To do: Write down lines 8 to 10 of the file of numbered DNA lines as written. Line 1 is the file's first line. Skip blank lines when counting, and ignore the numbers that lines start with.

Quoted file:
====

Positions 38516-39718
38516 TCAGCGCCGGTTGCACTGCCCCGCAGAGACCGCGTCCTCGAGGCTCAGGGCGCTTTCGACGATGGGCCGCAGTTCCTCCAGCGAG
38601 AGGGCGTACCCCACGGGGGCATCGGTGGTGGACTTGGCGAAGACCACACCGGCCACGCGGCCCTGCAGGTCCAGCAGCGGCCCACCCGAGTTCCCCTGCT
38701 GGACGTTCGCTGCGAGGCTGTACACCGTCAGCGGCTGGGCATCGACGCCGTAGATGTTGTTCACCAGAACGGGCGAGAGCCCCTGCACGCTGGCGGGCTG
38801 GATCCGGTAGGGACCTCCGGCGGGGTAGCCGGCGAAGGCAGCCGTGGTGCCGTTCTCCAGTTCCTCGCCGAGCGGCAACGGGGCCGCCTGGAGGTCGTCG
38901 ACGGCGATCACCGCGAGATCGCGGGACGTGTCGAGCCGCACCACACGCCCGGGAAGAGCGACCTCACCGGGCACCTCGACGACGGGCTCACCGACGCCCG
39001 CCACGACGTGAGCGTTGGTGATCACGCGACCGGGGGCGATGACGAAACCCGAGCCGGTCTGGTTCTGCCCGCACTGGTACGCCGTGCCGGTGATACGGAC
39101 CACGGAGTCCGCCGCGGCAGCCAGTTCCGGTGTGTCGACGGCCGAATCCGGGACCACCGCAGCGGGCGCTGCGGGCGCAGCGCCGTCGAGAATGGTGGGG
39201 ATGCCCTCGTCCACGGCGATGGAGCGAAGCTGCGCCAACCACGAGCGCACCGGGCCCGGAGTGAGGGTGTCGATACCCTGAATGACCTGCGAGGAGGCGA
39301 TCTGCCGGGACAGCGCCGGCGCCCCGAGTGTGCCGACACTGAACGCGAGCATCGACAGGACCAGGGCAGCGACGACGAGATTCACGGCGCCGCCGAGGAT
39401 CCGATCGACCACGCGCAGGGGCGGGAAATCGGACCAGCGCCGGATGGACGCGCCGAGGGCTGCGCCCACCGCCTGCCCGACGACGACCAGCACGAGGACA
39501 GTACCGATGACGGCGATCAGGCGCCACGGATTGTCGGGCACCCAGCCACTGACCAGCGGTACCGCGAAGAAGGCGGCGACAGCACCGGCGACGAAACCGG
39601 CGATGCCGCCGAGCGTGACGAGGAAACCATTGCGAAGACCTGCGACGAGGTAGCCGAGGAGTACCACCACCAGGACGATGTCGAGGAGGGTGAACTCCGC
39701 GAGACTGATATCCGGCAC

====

39101 CACGGAGTCCGCCGCGGCAGCCAGTTCCGGTGTGTCGACGGCCGAATCCGGGACCACCGCAGCGGGCGCTGCGGGCGCAGCGCCGTCGAGAATGGTGGGG
39201 ATGCCCTCGTCCACGGCGATGGAGCGAAGCTGCGCCAACCACGAGCGCACCGGGCCCGGAGTGAGGGTGTCGATACCCTGAATGACCTGCGAGGAGGCGA
39301 TCTGCCGGGACAGCGCCGGCGCCCCGAGTGTGCCGACACTGAACGCGAGCATCGACAGGACCAGGGCAGCGACGACGAGATTCACGGCGCCGCCGAGGAT